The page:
The tandem associateship: 2 doctors successfully treating the same patients.
In the previous article of this, "How to Start a Practice" series, I discussed the "Associateships from Hell." Unfortunately, most starting doctors get trapped in bad associate arrangements like these. However, this article describes an associateship structure that's very successful, an associateship in which both the established doctor and the associate doctor benefit. It’s called a "tandem associateship," an arrangement where two doctors treat the same patients.
In a “tandem associateship,” the established doctor's practice is so full that he finds himself skipping procedures, turning away new patients, prematurely stretching out the care of existing patients, etc., because he quite simply has more patients than any one doctor can handle. To alleviate this problem, he hires an extra set of hands (an associate) to take care of all the patients he can't get to. By doing so, the established doctor can grow his practice larger. This type of associateship works well for both doctors.
"Tandem associateship” criteria
In this type of relationship, the established doctor, being very successful, is willing to teach the associate doctor everything he knows. The associate doctor, in a “tandem” relationship, must be an extremely willing student and learn everything the established doctor has to teach. The associate doctor must swallow his ego in order to welcome and accept constructive criticism. How else is he going to learn? The associate doctor must totally agree with this concept, otherwise the tandem associateship will not work.
The “tandem associateship” is a teacher-student relationship. All good teachers want their students to learn everything they have to teach. All good students want to learn everything the teacher has to teach. When this symbiosis occurs, the associate relationship will become successful.
The associate doctor must understand that he’ll have to work hard, go the extra mile and work more hours than the established doctor; however, the associate will still be working fewer hours than if he owned his own practice.
Financial arrangements for a tandem associate practice
In a “Tandem” associateship, the associate usually receives a guaranteed weekly or monthly compensation amount, which is a draw against commission. The commission is usually a percentage of the services or collections the associate doctor renders.
The associate doctor should expect to make 25% of collections on his services. An associate who feels he should make 50% or more is totally unrealistic. The average chiropractic practice has a 50% to 60% overhead, which leaves an average net profit of 40%. The established doctor must earn compensation for the time he dedicates to training his associate and for the patients he turns over to his associate. The established doctor can only share the net of his practice, and it's fair that he make 15% for his efforts, while the associate makes 25%.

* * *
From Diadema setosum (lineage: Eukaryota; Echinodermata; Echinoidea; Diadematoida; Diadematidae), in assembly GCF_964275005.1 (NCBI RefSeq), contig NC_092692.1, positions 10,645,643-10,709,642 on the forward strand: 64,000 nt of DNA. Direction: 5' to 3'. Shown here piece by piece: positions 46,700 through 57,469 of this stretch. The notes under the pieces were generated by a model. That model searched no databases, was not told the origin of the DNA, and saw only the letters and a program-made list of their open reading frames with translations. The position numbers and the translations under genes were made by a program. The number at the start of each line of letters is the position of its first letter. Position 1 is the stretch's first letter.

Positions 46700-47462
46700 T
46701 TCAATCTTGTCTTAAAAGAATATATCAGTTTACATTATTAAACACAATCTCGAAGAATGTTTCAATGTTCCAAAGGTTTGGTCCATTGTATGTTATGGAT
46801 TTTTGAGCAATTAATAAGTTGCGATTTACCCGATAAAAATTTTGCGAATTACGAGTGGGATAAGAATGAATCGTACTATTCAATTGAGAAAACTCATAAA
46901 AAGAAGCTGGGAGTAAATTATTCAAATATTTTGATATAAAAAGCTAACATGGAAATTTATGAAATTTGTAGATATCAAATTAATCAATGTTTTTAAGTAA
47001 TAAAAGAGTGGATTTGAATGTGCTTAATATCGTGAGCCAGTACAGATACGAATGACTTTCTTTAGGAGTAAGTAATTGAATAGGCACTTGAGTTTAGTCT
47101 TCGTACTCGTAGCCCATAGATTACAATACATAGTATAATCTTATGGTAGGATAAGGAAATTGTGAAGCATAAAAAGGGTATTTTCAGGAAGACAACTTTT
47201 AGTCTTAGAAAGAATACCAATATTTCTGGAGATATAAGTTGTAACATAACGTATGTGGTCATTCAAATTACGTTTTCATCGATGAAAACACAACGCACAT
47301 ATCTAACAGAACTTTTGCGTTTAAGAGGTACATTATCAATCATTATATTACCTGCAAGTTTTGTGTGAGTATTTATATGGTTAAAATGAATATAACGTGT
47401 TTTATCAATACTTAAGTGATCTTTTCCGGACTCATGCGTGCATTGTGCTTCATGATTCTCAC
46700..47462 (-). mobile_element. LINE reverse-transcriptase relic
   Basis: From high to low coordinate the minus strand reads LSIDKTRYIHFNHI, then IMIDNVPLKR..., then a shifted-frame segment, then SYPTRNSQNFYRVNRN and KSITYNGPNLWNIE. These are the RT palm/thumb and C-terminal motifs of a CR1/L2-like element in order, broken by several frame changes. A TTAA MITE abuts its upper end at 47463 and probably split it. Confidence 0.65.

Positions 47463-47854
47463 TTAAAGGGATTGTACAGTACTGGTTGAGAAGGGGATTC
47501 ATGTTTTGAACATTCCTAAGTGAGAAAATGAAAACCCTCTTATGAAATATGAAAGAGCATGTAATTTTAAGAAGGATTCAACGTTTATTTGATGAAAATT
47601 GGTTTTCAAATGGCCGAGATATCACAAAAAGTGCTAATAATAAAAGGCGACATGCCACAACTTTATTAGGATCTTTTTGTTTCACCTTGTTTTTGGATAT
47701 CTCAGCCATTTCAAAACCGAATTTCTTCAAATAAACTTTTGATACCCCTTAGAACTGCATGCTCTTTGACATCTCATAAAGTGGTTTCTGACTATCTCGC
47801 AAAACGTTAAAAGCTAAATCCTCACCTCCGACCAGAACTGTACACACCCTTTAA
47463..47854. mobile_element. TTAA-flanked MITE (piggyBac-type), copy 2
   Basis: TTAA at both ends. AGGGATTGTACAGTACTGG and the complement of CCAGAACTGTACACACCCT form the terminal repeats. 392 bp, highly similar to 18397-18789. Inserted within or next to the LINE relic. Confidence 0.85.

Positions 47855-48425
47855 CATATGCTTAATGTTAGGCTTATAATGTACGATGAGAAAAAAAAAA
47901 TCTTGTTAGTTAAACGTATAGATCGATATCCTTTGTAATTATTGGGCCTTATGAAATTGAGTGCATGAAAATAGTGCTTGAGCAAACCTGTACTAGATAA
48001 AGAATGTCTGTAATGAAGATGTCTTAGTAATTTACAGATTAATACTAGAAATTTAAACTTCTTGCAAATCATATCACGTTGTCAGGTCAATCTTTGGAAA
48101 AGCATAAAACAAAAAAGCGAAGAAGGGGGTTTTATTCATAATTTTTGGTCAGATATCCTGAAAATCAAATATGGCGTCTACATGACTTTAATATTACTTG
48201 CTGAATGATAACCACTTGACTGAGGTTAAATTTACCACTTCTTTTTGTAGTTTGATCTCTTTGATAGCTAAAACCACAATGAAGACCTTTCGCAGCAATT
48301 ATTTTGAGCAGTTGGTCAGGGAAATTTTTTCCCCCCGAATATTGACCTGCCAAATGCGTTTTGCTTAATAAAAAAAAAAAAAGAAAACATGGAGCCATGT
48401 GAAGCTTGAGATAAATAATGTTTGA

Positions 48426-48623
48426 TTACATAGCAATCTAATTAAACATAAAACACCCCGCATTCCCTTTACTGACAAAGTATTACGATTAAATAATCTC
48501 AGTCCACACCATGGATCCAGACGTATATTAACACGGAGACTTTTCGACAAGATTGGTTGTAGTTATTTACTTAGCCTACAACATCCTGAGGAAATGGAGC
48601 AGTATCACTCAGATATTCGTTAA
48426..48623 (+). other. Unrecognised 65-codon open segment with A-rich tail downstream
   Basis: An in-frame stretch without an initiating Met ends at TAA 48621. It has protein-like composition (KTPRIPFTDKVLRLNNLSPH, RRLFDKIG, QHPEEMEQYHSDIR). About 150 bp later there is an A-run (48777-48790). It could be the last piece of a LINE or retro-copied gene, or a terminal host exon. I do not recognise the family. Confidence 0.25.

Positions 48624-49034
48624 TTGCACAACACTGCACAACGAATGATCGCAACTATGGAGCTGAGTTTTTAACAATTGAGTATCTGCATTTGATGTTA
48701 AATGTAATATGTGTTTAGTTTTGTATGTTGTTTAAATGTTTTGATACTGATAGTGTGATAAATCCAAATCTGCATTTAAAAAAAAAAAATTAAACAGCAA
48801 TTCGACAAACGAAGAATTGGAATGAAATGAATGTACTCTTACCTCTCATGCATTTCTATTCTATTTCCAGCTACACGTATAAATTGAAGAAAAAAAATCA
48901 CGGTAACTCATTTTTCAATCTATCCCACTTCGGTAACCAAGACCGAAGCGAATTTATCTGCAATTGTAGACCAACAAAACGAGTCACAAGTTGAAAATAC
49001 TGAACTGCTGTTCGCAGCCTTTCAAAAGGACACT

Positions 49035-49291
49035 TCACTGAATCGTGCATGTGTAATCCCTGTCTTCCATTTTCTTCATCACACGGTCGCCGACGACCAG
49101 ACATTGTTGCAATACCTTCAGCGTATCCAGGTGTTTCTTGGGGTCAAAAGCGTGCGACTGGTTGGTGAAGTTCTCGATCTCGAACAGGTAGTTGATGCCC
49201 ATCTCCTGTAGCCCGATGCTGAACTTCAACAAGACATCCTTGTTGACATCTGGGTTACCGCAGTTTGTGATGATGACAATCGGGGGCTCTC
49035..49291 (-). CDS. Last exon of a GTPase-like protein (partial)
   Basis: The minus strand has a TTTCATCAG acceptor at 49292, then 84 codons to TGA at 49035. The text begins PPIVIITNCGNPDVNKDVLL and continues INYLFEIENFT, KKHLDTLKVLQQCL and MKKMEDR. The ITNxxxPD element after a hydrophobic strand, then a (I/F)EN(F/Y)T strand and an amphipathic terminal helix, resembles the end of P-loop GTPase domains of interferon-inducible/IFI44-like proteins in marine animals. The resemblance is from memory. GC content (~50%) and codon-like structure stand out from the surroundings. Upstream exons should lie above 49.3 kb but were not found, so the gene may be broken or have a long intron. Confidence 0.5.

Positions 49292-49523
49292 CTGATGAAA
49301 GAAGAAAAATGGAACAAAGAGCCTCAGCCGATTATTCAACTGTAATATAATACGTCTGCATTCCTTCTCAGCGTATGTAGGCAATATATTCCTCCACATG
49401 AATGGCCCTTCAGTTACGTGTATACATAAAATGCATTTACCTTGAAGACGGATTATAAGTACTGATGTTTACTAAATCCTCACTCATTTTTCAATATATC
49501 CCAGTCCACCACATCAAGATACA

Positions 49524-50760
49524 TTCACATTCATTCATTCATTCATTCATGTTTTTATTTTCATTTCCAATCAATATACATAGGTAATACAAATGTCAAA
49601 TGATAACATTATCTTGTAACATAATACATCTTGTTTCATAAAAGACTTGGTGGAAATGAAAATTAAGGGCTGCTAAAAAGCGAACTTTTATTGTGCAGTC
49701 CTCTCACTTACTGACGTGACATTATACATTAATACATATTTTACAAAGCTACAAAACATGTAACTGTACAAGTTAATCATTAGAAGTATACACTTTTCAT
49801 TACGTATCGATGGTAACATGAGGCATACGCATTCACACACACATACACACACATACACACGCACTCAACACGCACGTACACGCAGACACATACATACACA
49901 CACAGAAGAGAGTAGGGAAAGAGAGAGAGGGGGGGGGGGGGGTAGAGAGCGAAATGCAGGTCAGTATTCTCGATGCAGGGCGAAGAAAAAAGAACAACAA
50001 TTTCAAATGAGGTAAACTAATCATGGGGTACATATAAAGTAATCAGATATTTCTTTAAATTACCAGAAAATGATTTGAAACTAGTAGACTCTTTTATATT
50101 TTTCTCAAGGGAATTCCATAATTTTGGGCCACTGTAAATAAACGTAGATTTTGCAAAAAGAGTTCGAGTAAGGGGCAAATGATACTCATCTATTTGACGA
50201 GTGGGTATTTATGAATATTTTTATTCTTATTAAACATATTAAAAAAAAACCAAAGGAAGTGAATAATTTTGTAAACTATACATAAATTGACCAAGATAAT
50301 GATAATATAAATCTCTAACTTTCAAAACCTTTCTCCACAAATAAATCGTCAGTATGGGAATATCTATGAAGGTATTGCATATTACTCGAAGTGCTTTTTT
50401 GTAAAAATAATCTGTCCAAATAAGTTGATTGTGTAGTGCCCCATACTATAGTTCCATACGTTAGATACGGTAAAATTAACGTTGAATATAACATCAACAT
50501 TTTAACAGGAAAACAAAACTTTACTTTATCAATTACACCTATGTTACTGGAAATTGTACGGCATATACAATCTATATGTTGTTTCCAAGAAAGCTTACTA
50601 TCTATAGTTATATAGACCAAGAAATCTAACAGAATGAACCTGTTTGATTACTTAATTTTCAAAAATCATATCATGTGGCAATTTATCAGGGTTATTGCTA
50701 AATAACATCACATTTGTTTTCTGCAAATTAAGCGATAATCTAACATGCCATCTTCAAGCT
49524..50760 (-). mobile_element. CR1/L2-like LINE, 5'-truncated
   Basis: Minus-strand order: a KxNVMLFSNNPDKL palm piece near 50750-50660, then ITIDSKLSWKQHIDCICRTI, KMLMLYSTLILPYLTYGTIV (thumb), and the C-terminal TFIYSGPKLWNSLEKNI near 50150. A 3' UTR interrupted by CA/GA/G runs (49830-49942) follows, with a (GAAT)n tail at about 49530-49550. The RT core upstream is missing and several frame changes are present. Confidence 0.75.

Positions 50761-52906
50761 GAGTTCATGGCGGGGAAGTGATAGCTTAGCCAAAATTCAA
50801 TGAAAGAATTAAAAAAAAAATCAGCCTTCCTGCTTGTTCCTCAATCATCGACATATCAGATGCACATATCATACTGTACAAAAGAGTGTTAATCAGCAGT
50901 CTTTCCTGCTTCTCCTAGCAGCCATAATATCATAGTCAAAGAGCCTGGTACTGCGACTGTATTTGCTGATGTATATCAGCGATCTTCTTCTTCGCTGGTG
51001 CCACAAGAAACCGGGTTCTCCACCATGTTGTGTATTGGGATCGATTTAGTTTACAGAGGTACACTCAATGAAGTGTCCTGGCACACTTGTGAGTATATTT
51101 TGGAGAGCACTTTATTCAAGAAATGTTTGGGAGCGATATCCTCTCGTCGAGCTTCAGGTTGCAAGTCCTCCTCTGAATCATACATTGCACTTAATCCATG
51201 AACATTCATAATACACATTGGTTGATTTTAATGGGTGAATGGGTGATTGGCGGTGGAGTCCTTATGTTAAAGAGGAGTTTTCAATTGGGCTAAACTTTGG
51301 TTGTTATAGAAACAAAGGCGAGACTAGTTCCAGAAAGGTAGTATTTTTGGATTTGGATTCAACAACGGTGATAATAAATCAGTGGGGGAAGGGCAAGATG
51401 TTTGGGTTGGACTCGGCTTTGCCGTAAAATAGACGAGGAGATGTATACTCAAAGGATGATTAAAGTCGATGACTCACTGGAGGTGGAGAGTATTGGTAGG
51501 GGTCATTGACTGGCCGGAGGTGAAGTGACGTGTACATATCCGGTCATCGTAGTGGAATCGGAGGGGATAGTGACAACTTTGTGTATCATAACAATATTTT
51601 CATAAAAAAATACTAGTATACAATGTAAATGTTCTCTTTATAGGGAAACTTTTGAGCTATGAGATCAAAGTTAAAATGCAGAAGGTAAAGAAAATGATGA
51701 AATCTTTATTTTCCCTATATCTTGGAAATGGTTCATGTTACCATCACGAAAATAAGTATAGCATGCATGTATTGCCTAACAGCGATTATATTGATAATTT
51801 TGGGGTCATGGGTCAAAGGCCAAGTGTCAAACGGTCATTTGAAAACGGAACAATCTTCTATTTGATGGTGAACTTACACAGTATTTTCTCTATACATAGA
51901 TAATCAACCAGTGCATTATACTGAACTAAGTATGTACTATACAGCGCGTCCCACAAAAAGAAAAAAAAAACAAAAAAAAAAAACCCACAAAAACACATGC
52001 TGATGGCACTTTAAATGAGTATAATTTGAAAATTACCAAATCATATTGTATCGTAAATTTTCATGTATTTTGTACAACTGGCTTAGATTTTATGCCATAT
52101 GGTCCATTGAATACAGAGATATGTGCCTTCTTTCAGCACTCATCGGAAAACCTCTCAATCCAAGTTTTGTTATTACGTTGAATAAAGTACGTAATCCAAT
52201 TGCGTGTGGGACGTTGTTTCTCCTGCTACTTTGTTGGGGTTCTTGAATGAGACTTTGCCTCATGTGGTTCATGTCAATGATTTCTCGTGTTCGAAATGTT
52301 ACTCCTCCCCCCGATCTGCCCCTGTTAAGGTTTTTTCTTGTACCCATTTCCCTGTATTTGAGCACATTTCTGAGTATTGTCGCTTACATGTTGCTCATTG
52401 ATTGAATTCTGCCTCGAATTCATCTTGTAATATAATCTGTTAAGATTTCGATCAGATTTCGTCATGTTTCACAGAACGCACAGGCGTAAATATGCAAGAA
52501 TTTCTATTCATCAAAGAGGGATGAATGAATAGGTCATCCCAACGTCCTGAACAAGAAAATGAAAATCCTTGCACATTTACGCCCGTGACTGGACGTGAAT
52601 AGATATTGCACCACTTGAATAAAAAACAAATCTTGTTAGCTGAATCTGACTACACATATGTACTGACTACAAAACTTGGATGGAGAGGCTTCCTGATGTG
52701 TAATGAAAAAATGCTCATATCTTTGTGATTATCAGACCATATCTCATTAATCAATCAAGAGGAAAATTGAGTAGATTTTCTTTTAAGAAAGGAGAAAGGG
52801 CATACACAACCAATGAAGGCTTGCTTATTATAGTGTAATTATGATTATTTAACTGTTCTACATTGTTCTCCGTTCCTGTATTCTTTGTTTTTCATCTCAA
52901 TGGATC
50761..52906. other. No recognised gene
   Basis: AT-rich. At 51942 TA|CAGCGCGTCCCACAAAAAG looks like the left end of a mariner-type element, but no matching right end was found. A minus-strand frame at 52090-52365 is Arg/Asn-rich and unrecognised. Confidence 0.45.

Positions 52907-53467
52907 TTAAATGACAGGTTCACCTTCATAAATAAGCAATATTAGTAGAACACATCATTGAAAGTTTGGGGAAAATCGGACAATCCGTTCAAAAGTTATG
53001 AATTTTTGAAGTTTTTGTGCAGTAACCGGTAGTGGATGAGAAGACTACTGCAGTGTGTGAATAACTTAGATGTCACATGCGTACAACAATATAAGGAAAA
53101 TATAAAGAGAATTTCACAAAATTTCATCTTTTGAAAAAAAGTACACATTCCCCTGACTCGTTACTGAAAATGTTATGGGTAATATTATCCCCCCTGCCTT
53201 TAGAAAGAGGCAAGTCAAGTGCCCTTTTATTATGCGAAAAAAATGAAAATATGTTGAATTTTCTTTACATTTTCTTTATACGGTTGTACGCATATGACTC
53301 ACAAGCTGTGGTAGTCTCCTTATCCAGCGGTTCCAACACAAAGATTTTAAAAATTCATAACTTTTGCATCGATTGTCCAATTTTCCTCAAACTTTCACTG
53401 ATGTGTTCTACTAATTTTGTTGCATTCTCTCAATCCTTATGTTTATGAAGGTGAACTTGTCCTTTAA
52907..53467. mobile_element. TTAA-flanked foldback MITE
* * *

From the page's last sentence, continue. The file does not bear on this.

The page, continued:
There is always a genuine and legitimate concern on the part of the established doctor that, after he provides an associate with valuable training, experience and patients, the associate will leave him and open a practice next door. If this happens, it will rob the established doctor of patients and income, while at the same time his overhead will not decrease, thereby forcing the established doctor into an unfavorable financial situation. To keep this from happening, the established doctor will require a non-competition agreement from his associate.
Believe it or not...non-competition agreements are in the best interest of both the established and the associate doctor. This type of agreement will help eliminate any hesitation the established doctor may have in turning over a large volume of his patients to the associate doctor. After all, the entire purpose of the “tandem” associate arrangement is for the established doctor to increase and improve his practice by using his associate's skills while, at the same time, the associate wants to be filled with patients, learn correct and successful practice habits, including how to run a large practice, and earn a respectable living in the process. The only way all of this can happen is if the associate doctor signs a non-competition agreement.
More information on becoming an associate is available online at www.practicestarters.com.
When you're through being an associate and are ready to start your own practice, hire a consultant who specializes in starting practices to guide you. Don’t think that you now have the experience necessary to start and build a new practice…. You don’t! Yes, you’ve gained the experience of caring for patients and learned some good office procedures, but that’s not enough knowledge to start a successful new practice. You still have to learn how to find a great office location, effective bank negotiating strategies, cost-cutting remodeling negotiations, how to market a new practice, etc. It’s the lack of this specialized knowledge that dooms new practices, not the lack of knowledge regarding patient care.
Dr. Peter G. Fernandez is the world’s authority on starting a practice. He has 30 years’ experience in starting new practices, has written four books and numerous articles on the subject, and has consulted in the opening of over 3,000 new practices. Please contact Dr. Fernandez at 10733 57th Avenue North, Seminole, Florida, 33772; 1-800-882-4476;
or visit www.drfernandez.com